And what of the best team in hockey this season, the Chicago Blackhawks? Surely they have an MVP candidate. Captain Jonathan Toews would be the first choice of many as the player you would want to build a team around, but where’s the statistical backing? He’s among a raft of point-a-game players in the NHL this year, although he’s right at the top of the plus-minus ratings at +28 (yes, we know, it’s an old-fashioned standard, much inferior to advanced stats). It’s all very confusing.
The one award vote that cannot be evaded, apparently, is for the Bill Masterton Trophy, which is sort of a sacred duty of each chapter of the Professional Hockey Writers Association. Attempts to shirk the responsibility were unsuccessful, so GHEI added its vote to the mob that was in favour of defenceman Kevin Bieksa as the Canucks’ nominee — and happily so.
But no NHL award has more latitude for creative voting than the Masterton, which goes to “the player who best exemplifies the qualities of perseverance, sportsmanship, and dedication to hockey.”
Statistics go out the window. This is about courage and discipline and goodness. And it’s not just about who came back the best from the worst injury, though it sometimes seems that way.
This year’s list of nominees, as you might expect if you’ve followed the news the last three or four seasons, is rife with players who have endured the long battle back from concussions: Sidney Crosby, Marc Staal, Marian Hossa, James Reimer, Peter Mueller, Adam McQuaid, Patrick Eaves, Jochen Hecht and Radek Martinek.
These automatically outrank broken foot (Ray Whitney), fractured pelvis (Tom Poti), hip surgery (Dan Ellis, Steve Begin), advancing age (Ryan Smyth), general joie de vivre (Vinny Prospal), second-stringiness (Jonathan Bernier), lack of size (Stephen Gionta), and willingness to fight for teammates (B, J. Crombeen) or the NHLPA (Ron Hainsey), etc.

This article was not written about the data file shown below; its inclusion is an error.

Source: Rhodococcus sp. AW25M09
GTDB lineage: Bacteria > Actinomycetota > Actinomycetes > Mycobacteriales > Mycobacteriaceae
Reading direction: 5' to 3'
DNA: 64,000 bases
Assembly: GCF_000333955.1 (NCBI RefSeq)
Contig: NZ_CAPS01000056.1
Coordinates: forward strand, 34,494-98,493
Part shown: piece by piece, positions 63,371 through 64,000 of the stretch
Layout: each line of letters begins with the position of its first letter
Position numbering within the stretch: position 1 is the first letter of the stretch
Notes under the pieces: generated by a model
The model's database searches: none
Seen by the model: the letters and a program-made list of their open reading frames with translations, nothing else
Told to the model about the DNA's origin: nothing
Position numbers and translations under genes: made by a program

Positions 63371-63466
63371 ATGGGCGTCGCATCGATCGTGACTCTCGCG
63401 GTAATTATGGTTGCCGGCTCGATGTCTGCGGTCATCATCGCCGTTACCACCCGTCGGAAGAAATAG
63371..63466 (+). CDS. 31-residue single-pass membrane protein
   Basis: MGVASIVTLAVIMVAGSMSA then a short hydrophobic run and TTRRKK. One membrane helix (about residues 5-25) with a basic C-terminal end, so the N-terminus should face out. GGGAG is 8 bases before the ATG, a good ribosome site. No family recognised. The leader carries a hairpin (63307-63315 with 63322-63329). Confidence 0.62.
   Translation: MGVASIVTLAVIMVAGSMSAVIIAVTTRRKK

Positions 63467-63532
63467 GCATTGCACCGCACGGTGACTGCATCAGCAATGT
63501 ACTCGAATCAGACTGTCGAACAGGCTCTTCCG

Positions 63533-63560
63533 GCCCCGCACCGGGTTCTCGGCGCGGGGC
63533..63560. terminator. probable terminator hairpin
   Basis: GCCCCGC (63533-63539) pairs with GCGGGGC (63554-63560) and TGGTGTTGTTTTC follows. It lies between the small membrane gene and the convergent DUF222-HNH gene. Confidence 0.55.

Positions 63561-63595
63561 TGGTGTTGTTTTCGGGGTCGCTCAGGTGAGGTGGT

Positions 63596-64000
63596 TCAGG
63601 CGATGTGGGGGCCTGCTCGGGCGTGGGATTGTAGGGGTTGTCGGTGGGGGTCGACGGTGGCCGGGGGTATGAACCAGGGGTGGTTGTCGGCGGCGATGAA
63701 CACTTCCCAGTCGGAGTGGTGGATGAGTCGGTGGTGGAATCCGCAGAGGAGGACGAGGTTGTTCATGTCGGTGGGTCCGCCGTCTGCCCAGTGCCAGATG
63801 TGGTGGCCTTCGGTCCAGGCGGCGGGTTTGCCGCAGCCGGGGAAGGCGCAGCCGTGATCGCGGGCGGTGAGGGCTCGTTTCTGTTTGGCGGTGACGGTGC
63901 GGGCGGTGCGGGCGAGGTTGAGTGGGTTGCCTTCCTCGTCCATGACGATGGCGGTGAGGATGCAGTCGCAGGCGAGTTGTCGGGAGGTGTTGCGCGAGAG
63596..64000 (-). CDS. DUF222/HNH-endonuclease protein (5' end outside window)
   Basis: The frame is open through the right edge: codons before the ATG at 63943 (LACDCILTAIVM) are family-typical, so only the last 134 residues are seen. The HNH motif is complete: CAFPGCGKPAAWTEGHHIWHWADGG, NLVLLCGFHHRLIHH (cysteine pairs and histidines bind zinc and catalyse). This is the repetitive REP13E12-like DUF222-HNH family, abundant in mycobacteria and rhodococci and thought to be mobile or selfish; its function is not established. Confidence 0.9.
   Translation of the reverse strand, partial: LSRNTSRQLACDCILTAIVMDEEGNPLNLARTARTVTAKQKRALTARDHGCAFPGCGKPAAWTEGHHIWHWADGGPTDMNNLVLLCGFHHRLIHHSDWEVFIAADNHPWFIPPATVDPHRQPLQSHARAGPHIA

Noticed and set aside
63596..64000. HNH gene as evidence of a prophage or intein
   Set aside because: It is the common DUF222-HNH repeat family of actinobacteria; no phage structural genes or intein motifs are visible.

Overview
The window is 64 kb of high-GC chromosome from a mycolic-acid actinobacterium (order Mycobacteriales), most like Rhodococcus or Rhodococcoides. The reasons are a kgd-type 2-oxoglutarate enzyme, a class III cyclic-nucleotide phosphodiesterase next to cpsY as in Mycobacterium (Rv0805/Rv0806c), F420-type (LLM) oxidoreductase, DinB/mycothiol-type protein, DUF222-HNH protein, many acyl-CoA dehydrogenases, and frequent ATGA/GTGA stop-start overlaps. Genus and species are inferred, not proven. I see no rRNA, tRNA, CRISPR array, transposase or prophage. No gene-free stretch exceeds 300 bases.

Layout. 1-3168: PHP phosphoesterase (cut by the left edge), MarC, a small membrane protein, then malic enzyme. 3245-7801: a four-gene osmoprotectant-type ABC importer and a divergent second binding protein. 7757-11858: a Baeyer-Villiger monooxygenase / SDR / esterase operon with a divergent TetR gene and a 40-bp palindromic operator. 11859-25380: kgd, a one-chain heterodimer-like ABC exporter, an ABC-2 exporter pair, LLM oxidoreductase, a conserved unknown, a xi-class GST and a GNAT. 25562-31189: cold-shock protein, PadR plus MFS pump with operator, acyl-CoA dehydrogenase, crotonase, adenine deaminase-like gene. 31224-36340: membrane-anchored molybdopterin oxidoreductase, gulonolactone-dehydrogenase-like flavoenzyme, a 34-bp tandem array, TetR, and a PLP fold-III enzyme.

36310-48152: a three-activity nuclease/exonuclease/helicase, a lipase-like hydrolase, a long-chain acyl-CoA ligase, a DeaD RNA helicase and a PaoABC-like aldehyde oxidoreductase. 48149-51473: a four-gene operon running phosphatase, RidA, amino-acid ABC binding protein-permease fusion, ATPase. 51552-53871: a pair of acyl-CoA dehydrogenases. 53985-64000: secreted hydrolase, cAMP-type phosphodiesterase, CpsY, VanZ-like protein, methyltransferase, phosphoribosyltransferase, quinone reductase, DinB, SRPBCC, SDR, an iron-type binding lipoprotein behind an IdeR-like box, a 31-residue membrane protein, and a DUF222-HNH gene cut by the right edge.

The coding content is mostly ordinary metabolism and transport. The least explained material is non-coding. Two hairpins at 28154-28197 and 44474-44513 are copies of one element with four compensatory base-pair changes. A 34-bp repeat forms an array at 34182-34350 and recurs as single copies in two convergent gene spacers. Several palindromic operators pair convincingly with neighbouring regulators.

Some stories stand out a mile: Shane Doan’s admirable dedication to Phoenix and family; Minnesota goalie Josh Harding’s perseverance through advancing symptoms of multiple sclerosis; Montreal defenceman Andre Markov’s inspirational return after playing only 65 games over three seasons and undergoing two reconstructive knee surgeries.
The blurbs that the scribes provide for their nominees are occasionally humorous, not intentionally. For instance, the San Jose chapter put forward James Sheppard, who “needed more than two years and a fresh start with a new franchise to work his way back to the NHL after tearing up his left knee in an off-season ATV accident while training in Colorado. Clouds of dust prevented him from seeing an oncoming vehicle, forcing him to veer off the road.”
Driving an All-Terrain Vehicle is training?
Does anyone remember if Erik Johnson was a Masterton nominee the year he tore his knee up when he got his foot caught between the brake and accelerator pedals on a golf cart?
Never mind. All pale by comparison to the uplifting story of Nashville goalie Pekka Rinne, who “in the summer of 2006 was at a bachelor party in Finland when he was a victim of an assault by a pizzeria owner. The assailant fired pepper spray into Rinne’s eyes and tackled him. Rinne had to undergo shoulder surgery, which kept him out four months. Rinne battled back from the injury and the mental scarring of the incident to become an NHL regular in 2008-09.”
Now, really. Who’s going to beat that? He can’t even look at a pizza the same way any more.